Nodes of all types, except mobile nodes, may have one or more point-to-point WAN (wide-area network) links. All WAN links are bidirectional and, by default, their attributes of frame loss and corruption, etc, are the same in both directions. Link attribute names specific to WAN links are prefixed with wan-.

Because each WAN link has exactly two endpoints, only one node (end) needs to explicitly declare the link. The other node may also explicitly declare the link for clarity, but usually only does so if it wishes to define link attributes that are specific for that end. Consider the following example with 3 nodes and 2 WAN links:

compile       = "protocol.c"

wan-bandwidth = 128Kbps
wan-mtbf      = 3600sec
wan-mttr      = 60sec

host Perth {
    wan to Melbourne
}

host Melbourne {
    wan-mtbf   = 10000sec

    wan to Perth {
        wan-mttr   = 30sec
    }
    wan to Sydney {
        wan-mttr   = 10sec
    }
}

host Sydney {
   //  I have a WAN link to Melbourne
}

Defining LAN segments and LAN interfaces

Nodes of all types, except mobile nodes, may have one or more LAN (local-area network) links. Each LAN link connects to exactly one named lan segment, and all LAN links share their segment's bandwidth to transmit data frames to other nodes on the same segment. Link attribute names specific to LAN segments and links are prefixed with lan-.

Each LAN link's Network Interface card (NIC) requires a NIC address, and this is usually defined as a local LAN attribute of each LAN link when it is defined inside a node's definition. Consider the following topology file connecting 3 nodes with a single 10Mbps LAN segment:

compile           = "ethertest.c"

lansegment LAB1 {
    lan-bandwidth  = 10Mbps
    lan-mtbf       = 3600sec
    lan-mttr       = 60sec

    x=100, y=200
}

host budgie {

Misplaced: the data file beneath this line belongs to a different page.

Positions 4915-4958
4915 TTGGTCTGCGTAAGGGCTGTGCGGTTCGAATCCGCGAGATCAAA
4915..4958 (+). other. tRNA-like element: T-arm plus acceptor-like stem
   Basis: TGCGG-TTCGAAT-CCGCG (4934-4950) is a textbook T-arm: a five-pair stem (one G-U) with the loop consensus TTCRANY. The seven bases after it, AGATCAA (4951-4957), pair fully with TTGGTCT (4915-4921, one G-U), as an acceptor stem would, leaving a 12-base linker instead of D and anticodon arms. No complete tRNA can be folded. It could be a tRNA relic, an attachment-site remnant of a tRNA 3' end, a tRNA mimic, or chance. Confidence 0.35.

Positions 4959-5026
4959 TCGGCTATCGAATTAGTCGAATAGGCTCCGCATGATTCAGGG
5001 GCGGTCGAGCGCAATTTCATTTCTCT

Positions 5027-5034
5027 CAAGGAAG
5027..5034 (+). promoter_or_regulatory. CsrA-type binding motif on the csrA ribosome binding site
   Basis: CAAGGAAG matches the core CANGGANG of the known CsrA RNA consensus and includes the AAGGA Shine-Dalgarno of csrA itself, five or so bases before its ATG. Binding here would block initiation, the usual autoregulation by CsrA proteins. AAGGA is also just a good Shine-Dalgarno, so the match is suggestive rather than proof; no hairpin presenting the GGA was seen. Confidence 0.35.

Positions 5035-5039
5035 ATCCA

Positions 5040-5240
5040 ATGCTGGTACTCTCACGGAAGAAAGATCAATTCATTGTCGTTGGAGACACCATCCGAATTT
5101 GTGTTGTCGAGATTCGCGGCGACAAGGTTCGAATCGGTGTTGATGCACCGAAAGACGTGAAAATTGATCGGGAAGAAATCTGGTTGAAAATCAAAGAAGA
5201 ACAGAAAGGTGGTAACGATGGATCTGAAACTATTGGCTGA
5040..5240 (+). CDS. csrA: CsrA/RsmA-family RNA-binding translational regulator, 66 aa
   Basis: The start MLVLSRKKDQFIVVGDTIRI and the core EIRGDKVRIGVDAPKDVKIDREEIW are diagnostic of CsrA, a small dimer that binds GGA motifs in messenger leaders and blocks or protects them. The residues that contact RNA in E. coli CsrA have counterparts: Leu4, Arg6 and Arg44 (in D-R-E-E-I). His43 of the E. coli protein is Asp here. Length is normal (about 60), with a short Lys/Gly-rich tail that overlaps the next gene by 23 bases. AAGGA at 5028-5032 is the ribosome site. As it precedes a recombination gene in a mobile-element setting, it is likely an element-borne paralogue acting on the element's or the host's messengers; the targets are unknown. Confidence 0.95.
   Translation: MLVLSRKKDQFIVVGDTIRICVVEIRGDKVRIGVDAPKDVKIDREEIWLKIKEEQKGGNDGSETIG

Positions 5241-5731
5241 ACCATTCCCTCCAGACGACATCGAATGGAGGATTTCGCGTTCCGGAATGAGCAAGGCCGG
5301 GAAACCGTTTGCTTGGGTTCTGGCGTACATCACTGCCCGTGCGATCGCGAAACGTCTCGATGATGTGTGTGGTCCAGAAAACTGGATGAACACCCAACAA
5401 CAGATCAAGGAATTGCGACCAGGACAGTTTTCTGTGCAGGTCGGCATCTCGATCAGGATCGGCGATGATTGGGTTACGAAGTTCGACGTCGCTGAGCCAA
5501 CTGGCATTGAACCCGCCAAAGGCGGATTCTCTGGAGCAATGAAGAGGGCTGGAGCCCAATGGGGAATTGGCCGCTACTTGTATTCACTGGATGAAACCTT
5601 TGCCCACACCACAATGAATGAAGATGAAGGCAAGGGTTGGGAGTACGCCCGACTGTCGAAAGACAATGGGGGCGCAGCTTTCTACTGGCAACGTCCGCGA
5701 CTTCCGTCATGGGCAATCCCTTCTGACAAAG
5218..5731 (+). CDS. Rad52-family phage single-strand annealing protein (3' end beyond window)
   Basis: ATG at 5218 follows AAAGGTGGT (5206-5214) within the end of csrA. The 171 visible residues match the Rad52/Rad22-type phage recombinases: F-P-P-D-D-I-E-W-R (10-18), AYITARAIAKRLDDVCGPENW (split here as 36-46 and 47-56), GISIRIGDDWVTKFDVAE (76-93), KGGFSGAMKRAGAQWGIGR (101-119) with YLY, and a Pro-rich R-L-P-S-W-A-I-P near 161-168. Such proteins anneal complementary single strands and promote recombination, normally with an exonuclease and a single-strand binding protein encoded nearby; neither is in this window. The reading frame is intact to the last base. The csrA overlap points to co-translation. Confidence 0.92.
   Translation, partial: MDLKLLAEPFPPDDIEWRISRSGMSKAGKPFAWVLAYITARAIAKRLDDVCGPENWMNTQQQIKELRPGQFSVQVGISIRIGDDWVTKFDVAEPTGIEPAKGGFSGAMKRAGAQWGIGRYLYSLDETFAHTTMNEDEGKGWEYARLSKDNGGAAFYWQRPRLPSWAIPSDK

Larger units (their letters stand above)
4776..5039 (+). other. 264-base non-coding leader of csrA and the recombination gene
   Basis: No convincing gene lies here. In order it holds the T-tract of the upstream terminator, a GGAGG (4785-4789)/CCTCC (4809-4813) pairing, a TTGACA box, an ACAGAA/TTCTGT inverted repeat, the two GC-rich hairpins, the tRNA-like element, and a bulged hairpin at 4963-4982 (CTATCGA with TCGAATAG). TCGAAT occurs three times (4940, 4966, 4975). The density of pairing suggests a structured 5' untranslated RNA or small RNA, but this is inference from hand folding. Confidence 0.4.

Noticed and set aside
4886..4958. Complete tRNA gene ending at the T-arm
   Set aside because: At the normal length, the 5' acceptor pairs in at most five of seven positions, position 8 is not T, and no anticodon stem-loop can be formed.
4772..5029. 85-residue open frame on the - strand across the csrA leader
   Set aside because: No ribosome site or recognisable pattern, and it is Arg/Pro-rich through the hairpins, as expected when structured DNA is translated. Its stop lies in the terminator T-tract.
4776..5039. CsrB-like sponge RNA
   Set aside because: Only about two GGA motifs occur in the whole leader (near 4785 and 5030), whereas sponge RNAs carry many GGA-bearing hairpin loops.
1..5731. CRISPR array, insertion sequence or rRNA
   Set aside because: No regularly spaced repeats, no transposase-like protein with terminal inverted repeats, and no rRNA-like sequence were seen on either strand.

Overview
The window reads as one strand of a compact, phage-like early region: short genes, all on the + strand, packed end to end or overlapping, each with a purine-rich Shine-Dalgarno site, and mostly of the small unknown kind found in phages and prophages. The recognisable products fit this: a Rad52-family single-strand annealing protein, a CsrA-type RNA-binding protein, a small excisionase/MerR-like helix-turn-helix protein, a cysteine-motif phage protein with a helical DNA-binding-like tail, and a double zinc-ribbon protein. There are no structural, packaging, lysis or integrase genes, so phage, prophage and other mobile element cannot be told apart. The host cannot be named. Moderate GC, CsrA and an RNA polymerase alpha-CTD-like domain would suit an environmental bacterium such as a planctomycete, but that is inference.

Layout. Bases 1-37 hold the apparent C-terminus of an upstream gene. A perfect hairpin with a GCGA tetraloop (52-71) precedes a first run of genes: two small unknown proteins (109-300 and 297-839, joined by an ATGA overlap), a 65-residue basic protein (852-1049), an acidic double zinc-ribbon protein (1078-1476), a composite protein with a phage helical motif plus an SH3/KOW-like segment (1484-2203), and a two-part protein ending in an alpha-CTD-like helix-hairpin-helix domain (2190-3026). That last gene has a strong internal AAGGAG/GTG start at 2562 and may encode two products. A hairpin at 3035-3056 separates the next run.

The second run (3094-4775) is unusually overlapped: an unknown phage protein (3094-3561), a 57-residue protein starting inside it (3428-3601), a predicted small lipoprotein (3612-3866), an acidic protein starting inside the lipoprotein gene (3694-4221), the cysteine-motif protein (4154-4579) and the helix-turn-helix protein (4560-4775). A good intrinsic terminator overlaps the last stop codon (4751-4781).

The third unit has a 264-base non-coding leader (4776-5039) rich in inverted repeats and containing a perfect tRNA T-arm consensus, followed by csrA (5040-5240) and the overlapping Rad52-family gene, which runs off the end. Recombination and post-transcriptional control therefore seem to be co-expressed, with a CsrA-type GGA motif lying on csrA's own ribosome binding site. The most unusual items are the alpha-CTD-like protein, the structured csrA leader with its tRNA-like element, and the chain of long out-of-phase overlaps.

lan to LAB1 {
        nicaddr   = 00:90:27:62:58:84
    }
}

host koala {
    lan to LAB1 {
        nicaddr   = 00:90:27:41:B0:BE
    }
}

host wombat {
    lan to LAB1 {
        nicaddr   = 00:A0:C9:AF:9E:81
    }
}

Defining WLAN interfaces

Nodes of all types may have one or more WLAN (wireless local-area network) links. Mobile nodes may only have WLAN links, and accesspoints must have at least one WLAN link. Link attribute names specific to WLAN links are prefixed with wlan-.

WLAN links are each owned by a node and are not "connected" to any named endpoint. Each WLAN link's Network Interface card (NIC) requires a NIC address, and this must be defined as a local attribute inside the WLAN's definition. Consider the following topology file permitting two mobile computers to communicate via an accesspoint (if all are within range):

compile        = "cafe.c"
mapwidth       = 700
mapheight      = 600

accesspoint toISP {
    wlan {
        wlan-txpower = 500mW
        nicaddr      = 00:0A:27:7D:41:C6
    }
}

mobile laptop1 {
    wlan {
        nicaddr      = 00:90:27:62:83:F5
    }
}

mobile laptop2 {
    wlan {
        nicaddr      = 00:90:27:34:B6:D8
    }
}


 cnet v3.3.3, written by Chris.McDonald@uwa.edu.au
 Last modified: Tue Oct 13 1:07PM 2015